'The Pearl' by Douglas Smith,
reviewed by ROBERT ANDERSON
I have stood disconsolate many an hour outside the great wooden palace of Ostankino, creation of Count Nicholas Sheremetev with magnificent opera house as its core and raison d'être. I tried every trick known to my halting Russian and meagre pocket to try for entry to a building evidently under heavy restoration. But the site was guarded as securely as when the palace was originally built. I knew something of the extraordinary story that linked Russia's wealthiest aristocrat to a serf soprano and had hoped to understand more. Thanks to Douglas Smith's meticulous research, I at last feel I have been granted admission to Ostankino and been much moved by the tale he has to tell.
Praskovia Kovalyova (1768-1803) was the daughter of a sometimes drunken Sheremetev blacksmith. At eight years old she was selected for life in the great house at Kuskovo and her education began. It became apparent soon enough that she was highly musical and possessor of a remarkable voice. Count Nicholas (1751-1809) began his Grand Tour in 1770 with a year of law at Leiden, went on to England and the Epsom races, the delights of Chatsworth and Bath, then inspection of the lunatics at Bedlam. But Paris was the key to his future. He was presented to Louis XV at Versailles, though it was the theatre that possessed him. He saw Grétry's Lucile and The Deserter by Monsigny; he also took cello lessons from a M Hyvart.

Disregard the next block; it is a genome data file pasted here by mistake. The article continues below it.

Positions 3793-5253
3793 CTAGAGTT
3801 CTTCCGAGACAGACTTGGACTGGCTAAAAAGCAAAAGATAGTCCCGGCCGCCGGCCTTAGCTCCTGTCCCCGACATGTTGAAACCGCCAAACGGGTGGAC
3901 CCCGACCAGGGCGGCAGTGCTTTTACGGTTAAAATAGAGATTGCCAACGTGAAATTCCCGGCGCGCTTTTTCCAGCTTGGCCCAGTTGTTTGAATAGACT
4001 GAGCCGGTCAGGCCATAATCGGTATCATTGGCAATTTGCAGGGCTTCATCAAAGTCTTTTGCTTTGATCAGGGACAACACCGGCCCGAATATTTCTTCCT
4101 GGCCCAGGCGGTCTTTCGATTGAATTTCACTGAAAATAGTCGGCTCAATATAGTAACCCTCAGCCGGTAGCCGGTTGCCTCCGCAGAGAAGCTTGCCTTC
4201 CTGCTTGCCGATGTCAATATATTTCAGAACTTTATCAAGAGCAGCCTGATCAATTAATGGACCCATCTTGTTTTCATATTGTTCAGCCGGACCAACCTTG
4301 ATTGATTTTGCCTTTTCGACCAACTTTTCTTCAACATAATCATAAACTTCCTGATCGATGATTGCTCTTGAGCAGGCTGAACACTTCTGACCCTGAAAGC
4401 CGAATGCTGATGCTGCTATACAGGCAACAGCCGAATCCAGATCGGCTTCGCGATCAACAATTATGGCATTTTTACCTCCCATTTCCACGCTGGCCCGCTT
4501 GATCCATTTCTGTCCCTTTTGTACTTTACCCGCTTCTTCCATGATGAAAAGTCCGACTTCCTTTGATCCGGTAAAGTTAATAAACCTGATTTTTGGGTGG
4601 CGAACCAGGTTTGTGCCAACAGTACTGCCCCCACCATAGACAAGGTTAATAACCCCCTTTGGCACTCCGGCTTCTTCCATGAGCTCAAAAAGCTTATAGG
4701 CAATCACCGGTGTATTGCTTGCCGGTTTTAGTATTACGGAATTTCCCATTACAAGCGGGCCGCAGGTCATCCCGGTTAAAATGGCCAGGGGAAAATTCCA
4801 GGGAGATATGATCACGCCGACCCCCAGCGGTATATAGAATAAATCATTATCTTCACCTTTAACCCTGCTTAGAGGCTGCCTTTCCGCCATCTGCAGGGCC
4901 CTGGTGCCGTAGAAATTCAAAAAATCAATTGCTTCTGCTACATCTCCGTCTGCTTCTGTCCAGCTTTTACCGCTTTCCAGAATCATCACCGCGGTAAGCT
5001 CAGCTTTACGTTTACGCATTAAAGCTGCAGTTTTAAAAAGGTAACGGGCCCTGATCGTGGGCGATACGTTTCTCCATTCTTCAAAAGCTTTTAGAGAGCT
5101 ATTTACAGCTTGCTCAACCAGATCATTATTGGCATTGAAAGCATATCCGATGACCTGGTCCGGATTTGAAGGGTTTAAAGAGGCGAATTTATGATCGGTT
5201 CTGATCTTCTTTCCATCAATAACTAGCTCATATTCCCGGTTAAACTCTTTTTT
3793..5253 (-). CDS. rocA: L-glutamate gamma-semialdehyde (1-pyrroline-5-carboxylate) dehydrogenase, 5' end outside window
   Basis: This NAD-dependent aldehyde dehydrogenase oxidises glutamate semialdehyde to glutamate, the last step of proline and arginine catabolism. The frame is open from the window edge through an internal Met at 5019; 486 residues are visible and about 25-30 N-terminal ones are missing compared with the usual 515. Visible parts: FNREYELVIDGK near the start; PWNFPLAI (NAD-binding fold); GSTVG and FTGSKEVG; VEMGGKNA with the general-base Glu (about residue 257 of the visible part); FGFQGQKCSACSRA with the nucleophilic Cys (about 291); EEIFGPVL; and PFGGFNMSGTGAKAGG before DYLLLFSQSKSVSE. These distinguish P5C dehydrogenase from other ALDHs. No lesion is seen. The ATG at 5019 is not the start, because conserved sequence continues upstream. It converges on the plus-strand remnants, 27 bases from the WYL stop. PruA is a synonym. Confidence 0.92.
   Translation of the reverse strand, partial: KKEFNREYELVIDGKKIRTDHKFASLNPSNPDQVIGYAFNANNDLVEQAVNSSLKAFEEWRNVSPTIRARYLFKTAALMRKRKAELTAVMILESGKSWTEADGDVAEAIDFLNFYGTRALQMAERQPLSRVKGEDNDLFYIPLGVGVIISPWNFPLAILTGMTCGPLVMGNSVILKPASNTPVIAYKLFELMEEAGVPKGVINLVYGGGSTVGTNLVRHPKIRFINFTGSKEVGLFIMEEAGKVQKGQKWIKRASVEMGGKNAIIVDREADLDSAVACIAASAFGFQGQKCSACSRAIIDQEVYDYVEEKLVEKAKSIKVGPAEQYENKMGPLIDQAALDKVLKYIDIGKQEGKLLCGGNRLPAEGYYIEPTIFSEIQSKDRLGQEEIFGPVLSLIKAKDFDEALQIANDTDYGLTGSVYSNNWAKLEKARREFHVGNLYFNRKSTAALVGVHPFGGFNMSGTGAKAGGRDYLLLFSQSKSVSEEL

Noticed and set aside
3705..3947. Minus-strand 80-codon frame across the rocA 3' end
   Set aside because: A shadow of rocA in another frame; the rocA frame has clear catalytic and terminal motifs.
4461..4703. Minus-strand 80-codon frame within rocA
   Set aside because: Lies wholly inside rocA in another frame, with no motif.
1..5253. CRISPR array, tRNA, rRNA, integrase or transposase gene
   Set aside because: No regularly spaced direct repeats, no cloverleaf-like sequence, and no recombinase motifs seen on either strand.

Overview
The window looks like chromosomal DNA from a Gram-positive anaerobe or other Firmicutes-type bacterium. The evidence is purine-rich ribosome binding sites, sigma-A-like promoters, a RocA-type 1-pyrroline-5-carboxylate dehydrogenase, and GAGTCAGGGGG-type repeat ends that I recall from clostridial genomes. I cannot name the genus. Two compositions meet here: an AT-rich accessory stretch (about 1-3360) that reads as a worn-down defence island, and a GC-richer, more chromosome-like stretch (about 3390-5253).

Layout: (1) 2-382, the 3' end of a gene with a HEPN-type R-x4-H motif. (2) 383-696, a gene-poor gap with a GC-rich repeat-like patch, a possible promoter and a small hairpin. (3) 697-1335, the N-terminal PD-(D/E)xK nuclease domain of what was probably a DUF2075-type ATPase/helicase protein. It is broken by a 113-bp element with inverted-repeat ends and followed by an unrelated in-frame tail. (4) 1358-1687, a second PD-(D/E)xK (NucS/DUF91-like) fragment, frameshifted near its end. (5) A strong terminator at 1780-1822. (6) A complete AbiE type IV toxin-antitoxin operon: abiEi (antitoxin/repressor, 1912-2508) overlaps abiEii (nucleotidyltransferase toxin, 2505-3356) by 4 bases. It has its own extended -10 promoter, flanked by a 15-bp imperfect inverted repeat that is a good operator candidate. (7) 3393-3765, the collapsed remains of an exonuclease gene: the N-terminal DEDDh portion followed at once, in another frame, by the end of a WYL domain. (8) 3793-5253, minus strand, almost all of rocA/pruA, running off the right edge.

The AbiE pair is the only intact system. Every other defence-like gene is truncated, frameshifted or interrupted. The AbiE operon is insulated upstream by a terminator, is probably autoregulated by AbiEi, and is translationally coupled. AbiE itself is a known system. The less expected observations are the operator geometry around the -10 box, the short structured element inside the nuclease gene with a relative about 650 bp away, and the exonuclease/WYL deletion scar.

The day after his return to Russia, Count Nicholas dined with Catherine the Great, who made him a chamberlain in 1775. Much favoured by the empress, he was never invited to her bed; indeed he seemed to prefer a French harlot. His father Count Peter had blazed a theatrical trail for Nicholas, with notable performances at three of his establishments. In 1777 he handed their responsibilitry to Nicholas and Praskovia began singing lessons. Her début when not yet eleven was as Hubert in Grétry's Friendship put to the Test, and she became known as 'The Pearl' in the operatic company. As Galatea to his Pygmalion, she may have become Nicholas's mistress before she was fourteen. She performed at Kuskovo before Catherine the Great in 1786 as Eliane in Grétry's The Marriage of the Samnites and was rewarded with a diamond ring.
Copyright © 10 July 2008
Robert Anderson, Cairo, Egypt